When Beau Delaney, the Halifax hotshot whose exploits are the subject of a new Hollywood film, is charged with the murder of his wife, Peggy, it’s lawyer and bluesman Monty Collins who takes the case. But when Beau’s family dynamics and the appearance of a mysterious child alert Monty that his client is keeping secrets, others join in to help keep Beau from a life in prison.
Monty’s pal Father Brennan Burke has a hand in the investigation, as does Monty’s estranged wife, Maura. Watching all this is Normie, Monty and Maura’s daughter, who has the gift of second sight. When she starts having visions that involve Beau, she can’t tell whether they reflect something he’s done in the past or something he might do in the future. It then becomes clear that Normie and Monty must rely on each other to discover the truth about Peggy’s death.
©2010 Anne Emery (P)2012 Audible, Inc.
"[T]best of the series. It has a solid plot, good characters and a very strange child who has visions." (Globe and Mail)
"By having Normie tell the story, Arthur Ellis Award-winning Emery allows readers to walk beside the girl as she deals with her second sight, the abuse of other children, and the anguish she feels when the peace of her home life is threatened. Not since Robert K. Tannenbaum's Lucy Karp, a young woman who talks with saints, have we seen a more poignant rendering of a female child with unusual powers." (Library Journal)
The readers ability to protray characters was well done
Outcome of the mystery
No reaction just captured by the story to follow it to the end
"Well worth a listen"
Having read and enjoyed so much the other Collins-Burke mysteries, I finally bit the bullet and read this one. I put off reading it because somehow I felt the aspect of a child narrating the story would jar me. And I was right, it did. But on the plus side, she does not narrate all of it. The problem for me was that a child supposed to be Normie's age would never use the kind of sentence construction and vocabulary in the narration. For that I made it 4 stars instead of 5. But enough of the downside. The up-side was that it was a good solid story with some nice twists and turns, what I have come to expect from Anne Emery. Also, and as I have come to expect from the author, the occasional funny scenes. I laughed out loud at the one with Fr Burke and the Harley. Just priceless. I wonder if anyone will think of putting these books into a TV series or films. I think they would work very well with the right cast. I don't know if authors ever read their Amazon reviews, but if they do and if you are reading this Anne, I am sitting here very patiently waiting for you to sharpen your pen and give us another tale for Collins and Burke. The icing on the cake for all these Collins-Burke books is the narration by Christian Rummel. He does a superb job. It's no wonder there are literally dozens of books out there narrated by him, he is awesome.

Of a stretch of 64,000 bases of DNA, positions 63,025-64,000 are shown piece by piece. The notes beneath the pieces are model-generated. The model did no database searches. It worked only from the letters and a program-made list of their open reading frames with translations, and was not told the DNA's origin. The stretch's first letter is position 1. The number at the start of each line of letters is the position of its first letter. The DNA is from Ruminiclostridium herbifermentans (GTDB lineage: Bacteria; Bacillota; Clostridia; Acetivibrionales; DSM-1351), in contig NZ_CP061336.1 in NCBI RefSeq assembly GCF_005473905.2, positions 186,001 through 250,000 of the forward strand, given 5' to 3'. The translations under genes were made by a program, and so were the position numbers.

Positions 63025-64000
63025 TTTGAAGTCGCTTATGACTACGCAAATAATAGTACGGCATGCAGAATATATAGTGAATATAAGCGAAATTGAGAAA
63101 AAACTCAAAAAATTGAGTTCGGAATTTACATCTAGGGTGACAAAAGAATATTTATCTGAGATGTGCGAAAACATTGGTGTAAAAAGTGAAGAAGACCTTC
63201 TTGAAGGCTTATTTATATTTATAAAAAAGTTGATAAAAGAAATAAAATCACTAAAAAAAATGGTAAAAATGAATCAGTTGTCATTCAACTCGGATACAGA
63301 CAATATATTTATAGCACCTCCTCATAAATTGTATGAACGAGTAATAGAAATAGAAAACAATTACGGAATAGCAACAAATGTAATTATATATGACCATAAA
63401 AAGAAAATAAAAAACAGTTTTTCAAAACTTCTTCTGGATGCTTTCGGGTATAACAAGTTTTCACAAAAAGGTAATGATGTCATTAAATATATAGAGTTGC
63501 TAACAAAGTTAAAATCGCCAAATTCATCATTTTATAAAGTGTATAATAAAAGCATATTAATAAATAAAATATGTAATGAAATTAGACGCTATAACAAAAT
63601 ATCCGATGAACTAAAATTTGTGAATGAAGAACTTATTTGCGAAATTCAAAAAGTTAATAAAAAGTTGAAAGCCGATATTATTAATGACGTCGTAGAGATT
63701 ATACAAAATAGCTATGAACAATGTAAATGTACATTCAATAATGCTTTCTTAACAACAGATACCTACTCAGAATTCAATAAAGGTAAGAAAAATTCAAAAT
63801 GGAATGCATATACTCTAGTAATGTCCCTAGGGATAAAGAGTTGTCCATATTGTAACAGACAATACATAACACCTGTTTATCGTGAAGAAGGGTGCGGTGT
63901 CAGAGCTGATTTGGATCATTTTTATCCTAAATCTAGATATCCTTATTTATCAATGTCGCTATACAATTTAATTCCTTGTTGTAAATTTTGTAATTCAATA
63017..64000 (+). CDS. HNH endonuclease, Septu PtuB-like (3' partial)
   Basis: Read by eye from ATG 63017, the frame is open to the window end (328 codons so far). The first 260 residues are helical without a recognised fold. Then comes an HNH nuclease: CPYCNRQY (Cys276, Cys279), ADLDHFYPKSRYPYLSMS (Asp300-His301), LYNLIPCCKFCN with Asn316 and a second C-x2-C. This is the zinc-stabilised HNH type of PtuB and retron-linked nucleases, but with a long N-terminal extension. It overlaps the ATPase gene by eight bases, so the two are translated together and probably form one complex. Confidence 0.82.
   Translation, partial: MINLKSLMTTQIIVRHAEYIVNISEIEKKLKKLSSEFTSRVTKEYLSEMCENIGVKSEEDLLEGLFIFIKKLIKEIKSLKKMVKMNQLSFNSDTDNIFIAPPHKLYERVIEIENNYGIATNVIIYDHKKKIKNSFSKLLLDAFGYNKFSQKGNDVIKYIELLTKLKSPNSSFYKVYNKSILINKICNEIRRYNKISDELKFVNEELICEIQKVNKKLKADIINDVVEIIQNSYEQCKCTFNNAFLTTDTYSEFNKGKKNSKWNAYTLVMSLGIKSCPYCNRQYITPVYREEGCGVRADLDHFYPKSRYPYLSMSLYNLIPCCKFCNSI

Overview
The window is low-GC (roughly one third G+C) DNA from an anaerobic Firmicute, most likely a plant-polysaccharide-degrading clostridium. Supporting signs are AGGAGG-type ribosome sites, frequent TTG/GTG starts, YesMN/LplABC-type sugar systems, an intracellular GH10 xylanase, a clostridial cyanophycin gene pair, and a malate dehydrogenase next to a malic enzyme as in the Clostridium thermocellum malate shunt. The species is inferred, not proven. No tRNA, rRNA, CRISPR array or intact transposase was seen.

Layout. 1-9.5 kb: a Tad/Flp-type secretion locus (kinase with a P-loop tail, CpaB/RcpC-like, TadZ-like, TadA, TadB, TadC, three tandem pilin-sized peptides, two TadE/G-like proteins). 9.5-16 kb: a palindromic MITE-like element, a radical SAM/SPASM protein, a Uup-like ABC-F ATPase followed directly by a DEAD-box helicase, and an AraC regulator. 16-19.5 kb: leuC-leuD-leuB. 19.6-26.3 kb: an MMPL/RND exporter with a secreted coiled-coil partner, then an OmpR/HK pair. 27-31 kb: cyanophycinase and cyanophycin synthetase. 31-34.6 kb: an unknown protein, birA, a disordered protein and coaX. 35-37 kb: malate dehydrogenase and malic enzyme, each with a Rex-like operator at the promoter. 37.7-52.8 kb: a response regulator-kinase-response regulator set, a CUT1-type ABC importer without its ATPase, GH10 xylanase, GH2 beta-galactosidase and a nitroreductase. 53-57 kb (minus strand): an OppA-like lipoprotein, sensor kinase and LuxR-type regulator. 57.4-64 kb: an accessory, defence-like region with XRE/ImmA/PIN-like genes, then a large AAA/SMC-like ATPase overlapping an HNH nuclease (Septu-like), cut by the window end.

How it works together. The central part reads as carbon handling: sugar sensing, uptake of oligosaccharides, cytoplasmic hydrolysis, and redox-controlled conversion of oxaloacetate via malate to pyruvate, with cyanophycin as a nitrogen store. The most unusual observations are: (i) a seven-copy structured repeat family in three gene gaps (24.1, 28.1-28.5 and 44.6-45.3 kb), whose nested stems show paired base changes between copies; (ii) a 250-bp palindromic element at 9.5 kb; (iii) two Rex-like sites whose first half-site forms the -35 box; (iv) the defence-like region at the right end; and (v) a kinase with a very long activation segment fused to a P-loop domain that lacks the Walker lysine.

I like the fact that Burke and Collins have started to behave a little more like adults, and this was a good tale. I do like the Characters, although Normi is a bit precocious and irritating.
I did find that the accents Mr Rummel uses are strange in the extreme, a mix between Scottish and Irish - which I think was supposed to be the Scots tongue, and some of the Canadian accents had a tint of Irish too
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